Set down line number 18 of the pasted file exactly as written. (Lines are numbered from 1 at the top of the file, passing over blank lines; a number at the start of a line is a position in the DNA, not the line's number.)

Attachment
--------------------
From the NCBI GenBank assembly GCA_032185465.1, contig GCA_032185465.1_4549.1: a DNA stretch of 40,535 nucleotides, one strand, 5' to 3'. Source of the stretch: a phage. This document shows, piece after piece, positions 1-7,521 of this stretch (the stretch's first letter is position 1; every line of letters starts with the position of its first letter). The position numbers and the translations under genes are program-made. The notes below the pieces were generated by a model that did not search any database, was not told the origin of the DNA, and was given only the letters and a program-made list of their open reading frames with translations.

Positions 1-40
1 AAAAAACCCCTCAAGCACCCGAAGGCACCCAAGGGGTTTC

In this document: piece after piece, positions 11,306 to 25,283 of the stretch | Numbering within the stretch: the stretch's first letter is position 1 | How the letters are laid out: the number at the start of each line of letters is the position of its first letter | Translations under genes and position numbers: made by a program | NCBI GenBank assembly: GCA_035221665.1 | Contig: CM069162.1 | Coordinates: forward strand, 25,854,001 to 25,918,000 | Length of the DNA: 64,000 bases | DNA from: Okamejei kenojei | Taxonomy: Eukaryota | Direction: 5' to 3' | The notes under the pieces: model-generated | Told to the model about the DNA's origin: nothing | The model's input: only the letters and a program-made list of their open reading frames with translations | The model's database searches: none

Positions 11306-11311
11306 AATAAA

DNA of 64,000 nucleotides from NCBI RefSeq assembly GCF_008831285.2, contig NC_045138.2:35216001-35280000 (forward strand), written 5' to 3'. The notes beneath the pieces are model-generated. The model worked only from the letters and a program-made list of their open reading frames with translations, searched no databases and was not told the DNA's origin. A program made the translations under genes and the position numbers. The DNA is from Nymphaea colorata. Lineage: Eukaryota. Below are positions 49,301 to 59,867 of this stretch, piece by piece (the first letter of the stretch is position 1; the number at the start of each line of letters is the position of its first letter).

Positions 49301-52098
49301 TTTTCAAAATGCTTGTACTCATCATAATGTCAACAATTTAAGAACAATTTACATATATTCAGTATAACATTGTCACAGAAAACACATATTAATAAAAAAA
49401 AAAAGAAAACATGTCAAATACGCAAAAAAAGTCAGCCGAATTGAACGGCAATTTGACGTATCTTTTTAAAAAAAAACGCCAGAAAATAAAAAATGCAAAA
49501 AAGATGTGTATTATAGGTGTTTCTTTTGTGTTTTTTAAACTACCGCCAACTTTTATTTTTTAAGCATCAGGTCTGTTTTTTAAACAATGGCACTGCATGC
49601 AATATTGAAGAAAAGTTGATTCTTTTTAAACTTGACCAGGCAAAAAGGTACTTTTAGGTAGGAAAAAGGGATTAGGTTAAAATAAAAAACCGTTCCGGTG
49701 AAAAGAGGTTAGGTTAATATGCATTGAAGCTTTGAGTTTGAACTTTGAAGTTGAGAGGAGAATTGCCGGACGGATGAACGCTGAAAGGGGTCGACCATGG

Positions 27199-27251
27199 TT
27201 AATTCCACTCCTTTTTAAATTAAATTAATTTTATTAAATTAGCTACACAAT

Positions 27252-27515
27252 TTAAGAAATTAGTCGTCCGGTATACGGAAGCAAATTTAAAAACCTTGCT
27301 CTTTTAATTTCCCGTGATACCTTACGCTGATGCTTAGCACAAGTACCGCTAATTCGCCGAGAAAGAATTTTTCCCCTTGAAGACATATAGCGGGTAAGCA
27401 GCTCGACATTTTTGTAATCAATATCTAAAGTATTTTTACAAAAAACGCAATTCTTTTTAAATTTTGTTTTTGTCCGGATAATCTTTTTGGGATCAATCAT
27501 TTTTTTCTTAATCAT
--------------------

27252 TTAAGAAATTAGTCGTCCGGTATACGGAAGCAAATTTAAAAACCTTGCT